UC San Diego is expressing confidence that it can raise a record $2 billion in private donations over a decade, even though it’s struggling with internal problems and little support from alumni.
Questions about the health of its current capital campaign have sharpened since last month, when fundraising director Steve Gamer stepped down in a move that has yet to be fully explained. His hiring was touted as a central step in the university’s efforts to greatly expand giving from philanthropists and other contributors, but he left after just two years.
In recent weeks, campus officials have issued conflicting or incomplete statements about when the campaign started, when it will end and how the money will be spent.
Chancellor Pradeep Khosla tried to bring clarity during an interview Thursday, saying the school is nearing the midpoint of a campaign to help underwrite the addition of 6,000 students and two or three new colleges on the La Jolla campus.
The goals include securing $250 million for scholarships, $250 million for endowed chairs, at least $400 million for the endowment and millions more for buildings, possibly including on-campus condos for faculty.
Khosla expressed optimism in part because the campus is about to surpass its annual fundraising record of $177.5 million, set last year. The mark could reach $190 million by the time the fiscal year ends June 30.
A one-year sum of $190 million is a lot for UC San Diego but not for other well-known institutions of higher learning in California. Last year, for example, Stanford raised about $1.6 billion — the highest amount in the country — while UC San Francisco generated nearly $609 million.
Khosla, who was hired as chancellor in 2012 partly based on his fundraising skills, indicated that UC San Diego might be able to climb into the $300-million-to-$400-million annual range.
Major capital campaigns are conducted in two phases. Schools start by quietly ramping up their fundraising and refining their goals. Then they announce the campaign publicly and try to increasingly build momentum. Such campaigns typically last five to seven years.
UC San Diego’s first capital campaign raised $1 billion during a seven-year period that ended in 2007.
The university intended to go public with its second campaign in November, but Gamer’s departure is expected to delay that milestone until early or mid-2017.
Khosla said the setback won’t undermine the campaign’s primary objectives, particularly its efforts to better connect with its 168,000 alumni.
Less than 5% of the private donations UC San Diego secured last year came from alumni. The average for colleges nationwide was 28.3%.
The disparity reflects a fact that Khosla and other campus leaders acknowledge: UC San Diego has largely overlooked alumni during the bulk of its 55-year history, believing the state would provide most of the money it needs.
That attitude began changing in recent years as state support for the University of California system plummeted. In 2001, the state provided 23% of the system’s revenue. By 2013, the figure had plunged to 10%.
Though the funding situation has improved since then, the toll on students has been deep: In the last decade, tuition and fees at UC San Diego have more than doubled, surpassing $13,000 per year.
During the same period, enrollment has soared by almost 8,000 — to nearly 34,000.
All the while, UC San Diego has developed into one of the nation’s 10 largest research universities, raising about $1 billion a year for research. That’s a source of pride, but there’s also growing concern that the school has emphasized research at the expense of student life.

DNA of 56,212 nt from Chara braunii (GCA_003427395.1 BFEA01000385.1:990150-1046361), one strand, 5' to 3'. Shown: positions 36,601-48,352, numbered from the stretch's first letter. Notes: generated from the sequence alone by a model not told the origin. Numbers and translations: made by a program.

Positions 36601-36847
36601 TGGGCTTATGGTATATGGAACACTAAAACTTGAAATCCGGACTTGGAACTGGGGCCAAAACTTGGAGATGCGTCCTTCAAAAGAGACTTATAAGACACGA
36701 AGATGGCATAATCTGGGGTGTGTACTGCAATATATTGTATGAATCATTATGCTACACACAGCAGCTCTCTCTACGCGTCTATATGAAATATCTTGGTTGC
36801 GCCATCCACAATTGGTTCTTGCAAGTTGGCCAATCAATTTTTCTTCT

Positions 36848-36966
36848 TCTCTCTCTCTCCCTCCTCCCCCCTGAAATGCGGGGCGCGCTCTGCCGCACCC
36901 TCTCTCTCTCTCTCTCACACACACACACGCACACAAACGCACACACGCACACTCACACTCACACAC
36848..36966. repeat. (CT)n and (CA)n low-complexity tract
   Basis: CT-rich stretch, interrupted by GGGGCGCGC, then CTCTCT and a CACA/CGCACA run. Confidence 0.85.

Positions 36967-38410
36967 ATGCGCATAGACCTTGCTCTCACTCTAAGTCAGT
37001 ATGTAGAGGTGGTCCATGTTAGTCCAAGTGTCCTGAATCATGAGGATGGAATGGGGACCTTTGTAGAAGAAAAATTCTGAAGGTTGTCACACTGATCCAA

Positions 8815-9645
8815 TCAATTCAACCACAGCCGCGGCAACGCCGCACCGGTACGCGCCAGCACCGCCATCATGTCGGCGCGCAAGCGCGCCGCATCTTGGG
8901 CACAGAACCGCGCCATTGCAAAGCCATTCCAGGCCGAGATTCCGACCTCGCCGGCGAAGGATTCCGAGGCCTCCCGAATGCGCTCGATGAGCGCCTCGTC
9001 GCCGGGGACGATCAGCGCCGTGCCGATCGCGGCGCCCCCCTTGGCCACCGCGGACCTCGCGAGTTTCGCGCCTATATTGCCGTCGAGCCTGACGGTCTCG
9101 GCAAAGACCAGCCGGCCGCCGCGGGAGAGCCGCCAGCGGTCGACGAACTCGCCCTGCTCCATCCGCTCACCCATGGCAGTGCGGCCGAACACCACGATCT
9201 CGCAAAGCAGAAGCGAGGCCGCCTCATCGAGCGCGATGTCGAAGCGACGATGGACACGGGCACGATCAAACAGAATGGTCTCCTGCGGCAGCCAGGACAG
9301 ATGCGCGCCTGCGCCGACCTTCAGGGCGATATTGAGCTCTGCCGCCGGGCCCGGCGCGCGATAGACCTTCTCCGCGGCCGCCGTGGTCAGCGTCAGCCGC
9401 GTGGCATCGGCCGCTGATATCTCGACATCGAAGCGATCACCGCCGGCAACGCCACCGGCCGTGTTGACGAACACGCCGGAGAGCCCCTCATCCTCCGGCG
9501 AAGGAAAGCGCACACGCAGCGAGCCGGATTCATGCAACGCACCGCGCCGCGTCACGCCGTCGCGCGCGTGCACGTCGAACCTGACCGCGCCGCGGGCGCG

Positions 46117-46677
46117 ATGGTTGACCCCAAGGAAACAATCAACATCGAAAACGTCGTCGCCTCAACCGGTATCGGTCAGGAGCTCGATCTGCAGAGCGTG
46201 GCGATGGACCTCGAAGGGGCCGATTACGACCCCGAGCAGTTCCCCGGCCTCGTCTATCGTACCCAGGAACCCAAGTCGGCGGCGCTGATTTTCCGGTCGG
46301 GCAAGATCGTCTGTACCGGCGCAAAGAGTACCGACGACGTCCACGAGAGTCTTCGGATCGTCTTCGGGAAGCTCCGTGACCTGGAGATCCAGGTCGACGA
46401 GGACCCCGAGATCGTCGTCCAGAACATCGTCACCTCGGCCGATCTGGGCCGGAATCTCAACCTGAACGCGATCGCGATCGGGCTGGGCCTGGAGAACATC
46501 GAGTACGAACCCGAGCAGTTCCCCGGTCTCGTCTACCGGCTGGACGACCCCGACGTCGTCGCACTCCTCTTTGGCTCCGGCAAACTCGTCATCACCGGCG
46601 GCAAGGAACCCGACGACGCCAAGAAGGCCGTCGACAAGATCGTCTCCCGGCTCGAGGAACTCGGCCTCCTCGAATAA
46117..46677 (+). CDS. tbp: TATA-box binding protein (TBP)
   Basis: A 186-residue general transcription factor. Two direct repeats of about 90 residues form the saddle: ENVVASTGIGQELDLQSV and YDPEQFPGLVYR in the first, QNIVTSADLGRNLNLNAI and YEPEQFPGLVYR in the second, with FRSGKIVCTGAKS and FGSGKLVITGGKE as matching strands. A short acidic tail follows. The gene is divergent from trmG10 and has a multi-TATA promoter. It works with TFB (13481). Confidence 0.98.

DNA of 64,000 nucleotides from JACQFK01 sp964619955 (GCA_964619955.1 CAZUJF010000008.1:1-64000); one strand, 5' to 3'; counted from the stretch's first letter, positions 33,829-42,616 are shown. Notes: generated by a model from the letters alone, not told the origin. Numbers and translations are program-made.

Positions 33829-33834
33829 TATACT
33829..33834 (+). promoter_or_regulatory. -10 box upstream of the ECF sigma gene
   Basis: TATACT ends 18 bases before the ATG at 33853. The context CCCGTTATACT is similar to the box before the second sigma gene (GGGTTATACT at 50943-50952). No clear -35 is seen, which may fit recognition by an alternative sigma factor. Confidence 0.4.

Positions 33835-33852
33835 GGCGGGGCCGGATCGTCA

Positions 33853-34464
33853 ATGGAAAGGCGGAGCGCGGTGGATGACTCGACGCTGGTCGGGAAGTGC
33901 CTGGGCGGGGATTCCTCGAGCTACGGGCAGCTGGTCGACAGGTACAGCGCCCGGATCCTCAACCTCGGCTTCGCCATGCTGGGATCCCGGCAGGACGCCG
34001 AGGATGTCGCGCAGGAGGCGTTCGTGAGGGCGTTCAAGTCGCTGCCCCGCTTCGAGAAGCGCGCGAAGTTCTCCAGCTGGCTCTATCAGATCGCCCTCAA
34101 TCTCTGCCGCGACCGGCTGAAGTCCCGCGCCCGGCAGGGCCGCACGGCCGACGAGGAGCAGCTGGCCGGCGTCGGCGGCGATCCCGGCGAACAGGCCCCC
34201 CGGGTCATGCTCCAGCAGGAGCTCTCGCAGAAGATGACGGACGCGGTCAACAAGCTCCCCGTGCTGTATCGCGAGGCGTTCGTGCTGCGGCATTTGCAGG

“We built our [research] reputation really fast,” Khosla said. “It’s like an aggressive, career-oriented person who in the process of achieving something forgot that he had a family. So when he has wealth and fame, the kids are not connected back to him or her.
“Now we are focusing on education, scholarship and access for the underprivileged, on [getting] more student advisors.”
There’s also a bid to cultivate emotional attachment to the campus by making the university and its surrounding community livelier places to live and study.
The university is drafting plans for Gateway, a building complex that would provide it with a clearly defined front entrance. The complex is meant to be a widely recognized feature, much like Harvard Yard or Sather Gate at UC Berkeley. The San Diego trolley system is scheduled to stop at Gateway, another element meant to turn the site into the university’s social hub.
Such improvements would be welcomed by Slade Fischer of San Diego, who graduated from UC San Diego in 2006.
“A degree from UCSD carries a lot of weight,” said Fischer, who majored in urban studies and planning. “It’s a difficult and challenging school, but it doesn’t foster the college experience. Nobody wants to stay on campus. It’s like an island up there.”
Some change is bound to occur: The university plans to add housing space for 10,000 students, much of it within the next five years.
But Khosla faces many challenges as he tries to implement these changes. The chancellor said the current capital campaign is understaffed.
In addition, the university has suffered from a weak alumni outreach program. In a recent report commissioned by UC San Diego, the consulting firm Bentz Whaley Flessner said more than 550,000 potential donors — everyone from alumni to corporations to foundations — have little or no connection to UC San Diego.
That’s worrisome, because historically nearly 80% of the university’s private gifts have come from donors with significant ties to the university.
The university also needs more “big fish” donors — people who can make transformative gifts. This might be achieved by selling naming rights to its schools, buildings and departments.
For instance, naming rights for the medical school can be bought for about $250 million.
“Everything that we have is capable of being named,” Khosla said.